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“Rising student-loan debt is an economic emergency. Forty million people are dealing with $1.2 trillion in outstanding student debt. It’s stopping young people from buying homes, from buying cars and from starting small businesses. We need to take action.” ~ Senator Elizabeth Warren
There’s a mass migration happening in the U.S. — one where students are moving to greener educational pastures abroad. Take Hunter Newsome. At the last minute, he chose to ditch an opportunity to study at the University of California, Davis and instead headed off to Estonia to earn his bachelors. He saves more than $10K per year in tuition, and will finish his degree in three years instead of four. Chelsea Workman is another student fed up with the cost of education in America. She left Ohio State University in the middle of her sophomore year to complete her degree in Germany — where education is free, even for foreigners. And Germany isn’t unique with its free education system; over 44 countries offer it as well, including Argentina, Denmark, Slovenia, Greece, Kenya, Morocco, Egypt, Uruguay, Scotland and Turkey.
This all begs the question: Why are Americans saddled with such astronomically high student debt when other countries seem to manage without it?
The Role Colleges and Politicians Play in the Rising Tide of Student Debt
Since 1985, the cost of higher education has surged more that 500 percent in the United States. To put this in perspective, a $10,000 education in 1985 would cost over $50,000 today. And it’s not simply because of inflation. A landmark study in 2015 found that flooding money into higher education by the federal government triggered an increase in tuition and fees — around 65 cents for every dollar of new subsidized loans. In short, colleges and universities that have a large number of average students raise their tuition so they can take advantage of as much of the new federal money as possible. “This means that a significant portion of the $1.3 trillion in student debt can be attributed to tuition inflation pushed along by the flood of student loan money in recent years,” said Chuck DeVore of Forbes.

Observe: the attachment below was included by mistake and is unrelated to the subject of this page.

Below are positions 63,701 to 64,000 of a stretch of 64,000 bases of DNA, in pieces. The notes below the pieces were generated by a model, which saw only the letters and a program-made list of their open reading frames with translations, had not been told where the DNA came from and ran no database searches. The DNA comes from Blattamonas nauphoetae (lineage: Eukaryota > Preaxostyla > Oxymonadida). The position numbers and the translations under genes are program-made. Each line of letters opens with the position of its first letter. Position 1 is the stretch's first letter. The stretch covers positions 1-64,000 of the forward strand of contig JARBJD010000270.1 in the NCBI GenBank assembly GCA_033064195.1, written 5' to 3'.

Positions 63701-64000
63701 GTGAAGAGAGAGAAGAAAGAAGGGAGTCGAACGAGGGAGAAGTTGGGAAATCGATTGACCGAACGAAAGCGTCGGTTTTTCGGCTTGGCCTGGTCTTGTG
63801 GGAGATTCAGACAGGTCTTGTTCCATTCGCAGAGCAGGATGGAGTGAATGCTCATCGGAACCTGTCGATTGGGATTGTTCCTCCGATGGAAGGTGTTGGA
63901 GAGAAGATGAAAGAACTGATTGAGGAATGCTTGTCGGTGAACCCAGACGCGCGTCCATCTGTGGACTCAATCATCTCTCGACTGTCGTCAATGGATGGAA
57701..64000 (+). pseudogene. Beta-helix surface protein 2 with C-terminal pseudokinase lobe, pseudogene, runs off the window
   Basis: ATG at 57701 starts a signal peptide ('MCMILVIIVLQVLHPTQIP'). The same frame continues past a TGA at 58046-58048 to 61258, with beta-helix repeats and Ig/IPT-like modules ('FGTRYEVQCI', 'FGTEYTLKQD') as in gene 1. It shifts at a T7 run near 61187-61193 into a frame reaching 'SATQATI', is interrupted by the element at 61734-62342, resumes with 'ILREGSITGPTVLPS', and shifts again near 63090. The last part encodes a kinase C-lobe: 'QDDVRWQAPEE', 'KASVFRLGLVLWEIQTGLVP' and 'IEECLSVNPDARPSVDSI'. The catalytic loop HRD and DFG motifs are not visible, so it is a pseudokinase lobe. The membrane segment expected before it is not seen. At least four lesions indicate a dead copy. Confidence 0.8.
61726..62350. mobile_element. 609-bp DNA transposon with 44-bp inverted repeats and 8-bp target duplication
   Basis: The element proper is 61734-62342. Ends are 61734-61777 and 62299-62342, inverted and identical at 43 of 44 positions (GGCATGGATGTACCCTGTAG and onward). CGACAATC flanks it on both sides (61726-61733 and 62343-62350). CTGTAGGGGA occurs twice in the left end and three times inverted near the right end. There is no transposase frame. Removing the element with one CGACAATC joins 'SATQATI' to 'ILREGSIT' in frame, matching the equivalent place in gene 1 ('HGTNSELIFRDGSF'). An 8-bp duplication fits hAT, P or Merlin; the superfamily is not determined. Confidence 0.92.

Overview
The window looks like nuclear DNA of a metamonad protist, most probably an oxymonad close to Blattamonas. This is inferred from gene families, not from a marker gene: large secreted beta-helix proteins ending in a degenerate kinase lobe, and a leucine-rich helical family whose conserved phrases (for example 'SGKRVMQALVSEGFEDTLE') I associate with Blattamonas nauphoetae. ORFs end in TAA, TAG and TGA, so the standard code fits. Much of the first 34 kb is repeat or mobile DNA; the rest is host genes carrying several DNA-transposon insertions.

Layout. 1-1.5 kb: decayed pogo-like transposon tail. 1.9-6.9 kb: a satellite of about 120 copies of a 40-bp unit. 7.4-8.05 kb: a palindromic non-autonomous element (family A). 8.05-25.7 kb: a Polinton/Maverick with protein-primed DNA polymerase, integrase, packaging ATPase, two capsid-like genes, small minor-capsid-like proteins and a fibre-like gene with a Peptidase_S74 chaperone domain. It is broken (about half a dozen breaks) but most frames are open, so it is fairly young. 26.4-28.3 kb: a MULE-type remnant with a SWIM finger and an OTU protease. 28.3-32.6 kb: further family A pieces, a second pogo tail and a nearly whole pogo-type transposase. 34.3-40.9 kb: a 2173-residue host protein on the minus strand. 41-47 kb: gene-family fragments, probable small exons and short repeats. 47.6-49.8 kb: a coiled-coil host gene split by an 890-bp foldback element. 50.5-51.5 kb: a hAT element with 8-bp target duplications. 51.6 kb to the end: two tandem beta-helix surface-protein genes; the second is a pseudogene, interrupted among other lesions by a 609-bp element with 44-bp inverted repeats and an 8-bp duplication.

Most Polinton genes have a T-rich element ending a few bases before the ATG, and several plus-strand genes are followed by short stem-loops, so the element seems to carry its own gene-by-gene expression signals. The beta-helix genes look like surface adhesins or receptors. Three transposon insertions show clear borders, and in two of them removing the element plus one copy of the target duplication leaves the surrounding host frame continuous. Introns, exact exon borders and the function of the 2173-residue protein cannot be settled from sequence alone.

Additionally, vocational and career training in high school — classes like auto shop, wood shop, metal shop, home economics and business accounting — have significantly declined since the 1980s. Over the course of two decades, parents and politicians alike began to expect every student would go to college — instead of developing vocational skills, where they would be employable straight out of high school. Part of this shift involves advancements in technology. Students can no longer learn on an old junker in auto shop because cars are increasingly sophisticated with computerized elements. Gone are the days of learning to type on hearty manual typewriters as well — computers with expensive hardware and software are the norm now. With this new era of technology, schools cannot keep up with the price tag.